Edith Cooper, one of the most powerful black women on Wall Street, is joining the board of Slack Technologies Inc. Her appointment is one of several recent changes the corporate-software startup has made to run itself more like a public company.
Cooper, who resigned last year as head of human resources at Goldman Sachs Group Inc., is Slack’s second independent board member. She’s also the second woman. Sarah Friar, chief financial officer at Square Inc., joined the board of the San Francisco company in the spring. Last week, Slack named its first chief financial officer: Allen Shim, who had previously been the company’s senior vice president of finance.
All of these moves have the whiff of a company preparing to go public. Directors without employee or investment connections to a business are typically seen as arbiters of strong corporate governance and looked kindly upon by public investors.
Slack Chief Executive Officer Stewart Butterfield said that while an initial public offering is “the most likely outcome for us,” the company doesn’t have concrete plans. For now, Slack just wants to emulate the high standards of a public company, he said. “Adding directors is something you’d do in advance of an IPO but also if you care about the governance of the company.”
Cooper’s experience in human resources will be particularly valuable, Butterfield said, given that Slack grew to 1,000 employees in just a few years and needs to make sure they’re working well together. “We can have super smart engineers and great business development—the contribution of the individual obviously matters—but the performance of the organization matters so much more,” he said.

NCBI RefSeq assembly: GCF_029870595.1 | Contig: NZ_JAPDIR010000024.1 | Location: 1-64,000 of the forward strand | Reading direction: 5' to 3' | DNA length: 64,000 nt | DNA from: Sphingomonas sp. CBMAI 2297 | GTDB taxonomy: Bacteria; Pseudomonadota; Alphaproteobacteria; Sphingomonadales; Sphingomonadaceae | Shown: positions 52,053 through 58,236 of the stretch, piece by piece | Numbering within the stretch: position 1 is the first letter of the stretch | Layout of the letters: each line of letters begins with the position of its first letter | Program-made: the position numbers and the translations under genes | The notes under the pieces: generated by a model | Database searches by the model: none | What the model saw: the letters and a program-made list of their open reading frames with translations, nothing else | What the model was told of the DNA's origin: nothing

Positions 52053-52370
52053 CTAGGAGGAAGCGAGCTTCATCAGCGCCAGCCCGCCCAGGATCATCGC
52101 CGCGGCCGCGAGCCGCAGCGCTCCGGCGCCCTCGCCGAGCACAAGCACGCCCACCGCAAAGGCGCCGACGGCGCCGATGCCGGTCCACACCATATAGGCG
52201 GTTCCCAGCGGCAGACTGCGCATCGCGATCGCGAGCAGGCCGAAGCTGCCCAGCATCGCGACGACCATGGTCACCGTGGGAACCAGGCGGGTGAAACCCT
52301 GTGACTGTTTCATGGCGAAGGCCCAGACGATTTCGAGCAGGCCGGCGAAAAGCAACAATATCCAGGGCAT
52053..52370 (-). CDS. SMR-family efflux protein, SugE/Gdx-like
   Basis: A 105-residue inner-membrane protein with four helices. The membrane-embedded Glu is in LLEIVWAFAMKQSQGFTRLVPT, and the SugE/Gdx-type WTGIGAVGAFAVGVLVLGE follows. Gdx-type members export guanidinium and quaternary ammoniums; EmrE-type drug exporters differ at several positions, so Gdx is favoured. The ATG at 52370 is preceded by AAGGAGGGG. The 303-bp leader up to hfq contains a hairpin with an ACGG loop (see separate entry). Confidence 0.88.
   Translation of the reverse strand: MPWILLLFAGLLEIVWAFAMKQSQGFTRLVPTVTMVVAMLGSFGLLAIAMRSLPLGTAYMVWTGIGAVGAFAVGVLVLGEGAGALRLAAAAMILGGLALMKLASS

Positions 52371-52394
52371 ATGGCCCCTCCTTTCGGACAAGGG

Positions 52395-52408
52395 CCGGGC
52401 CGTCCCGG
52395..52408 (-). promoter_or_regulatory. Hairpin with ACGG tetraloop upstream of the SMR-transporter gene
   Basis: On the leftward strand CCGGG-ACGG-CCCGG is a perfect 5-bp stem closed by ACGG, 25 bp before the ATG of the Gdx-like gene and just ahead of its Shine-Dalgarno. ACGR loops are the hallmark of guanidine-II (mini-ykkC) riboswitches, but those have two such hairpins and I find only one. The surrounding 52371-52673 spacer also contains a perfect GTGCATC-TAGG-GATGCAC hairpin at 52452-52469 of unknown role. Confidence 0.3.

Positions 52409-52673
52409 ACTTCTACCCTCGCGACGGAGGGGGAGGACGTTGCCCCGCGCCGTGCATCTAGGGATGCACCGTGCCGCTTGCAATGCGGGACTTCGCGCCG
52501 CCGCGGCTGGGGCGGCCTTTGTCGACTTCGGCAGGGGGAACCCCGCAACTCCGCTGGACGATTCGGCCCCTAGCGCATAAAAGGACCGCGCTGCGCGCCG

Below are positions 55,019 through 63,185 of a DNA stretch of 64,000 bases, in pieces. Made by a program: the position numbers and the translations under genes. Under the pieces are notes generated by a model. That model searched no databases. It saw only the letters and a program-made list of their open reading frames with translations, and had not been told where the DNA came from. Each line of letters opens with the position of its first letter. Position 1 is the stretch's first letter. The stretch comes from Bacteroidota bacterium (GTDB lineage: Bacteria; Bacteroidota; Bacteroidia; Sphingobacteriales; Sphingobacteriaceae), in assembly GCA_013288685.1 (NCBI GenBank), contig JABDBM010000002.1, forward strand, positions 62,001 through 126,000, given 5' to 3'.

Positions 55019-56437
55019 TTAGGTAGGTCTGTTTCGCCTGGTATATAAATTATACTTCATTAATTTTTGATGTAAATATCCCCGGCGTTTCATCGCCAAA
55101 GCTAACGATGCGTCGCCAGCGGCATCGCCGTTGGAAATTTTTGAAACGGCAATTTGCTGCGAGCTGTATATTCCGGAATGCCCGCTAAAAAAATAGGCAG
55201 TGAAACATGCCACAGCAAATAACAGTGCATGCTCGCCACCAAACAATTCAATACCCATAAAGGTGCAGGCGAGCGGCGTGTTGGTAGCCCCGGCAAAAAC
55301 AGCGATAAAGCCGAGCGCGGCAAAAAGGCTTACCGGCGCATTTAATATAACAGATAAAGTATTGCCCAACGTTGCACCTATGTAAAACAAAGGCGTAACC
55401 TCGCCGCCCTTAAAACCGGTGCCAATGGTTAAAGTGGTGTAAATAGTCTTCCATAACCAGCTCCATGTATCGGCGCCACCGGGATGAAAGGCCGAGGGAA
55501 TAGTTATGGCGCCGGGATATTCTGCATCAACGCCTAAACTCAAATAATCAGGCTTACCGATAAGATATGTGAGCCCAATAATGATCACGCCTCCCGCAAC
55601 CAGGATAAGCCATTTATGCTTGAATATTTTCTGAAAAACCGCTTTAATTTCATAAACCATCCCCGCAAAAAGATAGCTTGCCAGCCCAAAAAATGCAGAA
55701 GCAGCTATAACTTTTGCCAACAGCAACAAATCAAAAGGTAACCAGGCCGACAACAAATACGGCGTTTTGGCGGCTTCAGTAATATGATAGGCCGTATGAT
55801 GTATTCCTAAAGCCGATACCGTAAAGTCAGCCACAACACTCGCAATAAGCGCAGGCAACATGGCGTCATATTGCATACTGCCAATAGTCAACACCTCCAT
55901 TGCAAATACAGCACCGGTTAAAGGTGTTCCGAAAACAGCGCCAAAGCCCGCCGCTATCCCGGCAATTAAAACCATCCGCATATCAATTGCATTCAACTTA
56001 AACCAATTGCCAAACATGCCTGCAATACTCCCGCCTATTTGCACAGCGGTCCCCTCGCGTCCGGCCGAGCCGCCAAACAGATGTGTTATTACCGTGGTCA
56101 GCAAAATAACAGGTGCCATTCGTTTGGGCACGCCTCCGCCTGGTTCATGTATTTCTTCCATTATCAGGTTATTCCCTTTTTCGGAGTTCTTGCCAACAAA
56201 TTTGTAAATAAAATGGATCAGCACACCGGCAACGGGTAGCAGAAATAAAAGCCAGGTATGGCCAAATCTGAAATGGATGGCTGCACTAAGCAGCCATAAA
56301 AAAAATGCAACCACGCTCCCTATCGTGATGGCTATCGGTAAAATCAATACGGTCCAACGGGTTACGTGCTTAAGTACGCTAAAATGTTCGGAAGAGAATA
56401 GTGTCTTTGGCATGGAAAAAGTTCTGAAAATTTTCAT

Slack said last year it has 6 million people who use the service every day to chat with colleagues, 2 million of whom pay to use the service or get it through their employers. The company has raised almost $600 million in funding, including a big chunk that came in September in a round led by SoftBank Group Corp.’s Vision Fund. It valued the business at $5 billion.
Last year, technology companies including Amazon.com Inc. approached Slack to inquire about a potential takeover, people familiar with knowledge of the talks said at the time. Butterfield has mostly avoided making statements about when the company might go public or sell, beyond suggesting it won’t be anytime soon. “I’m not trying to be coy,” Butterfield said. “We haven’t started a process. The private capital markets have been pretty amazing. There’s no reason to do it from a capital-raising perspective.”
Butterfield acknowledged that employees won’t be willing to wait forever. Uber Technologies Inc. and WeWork Cos. used investments from SoftBank in recent months to allow some staff to cash out stock. Slack has made similar arrangements in the past for employees and early investors, Butterfield said.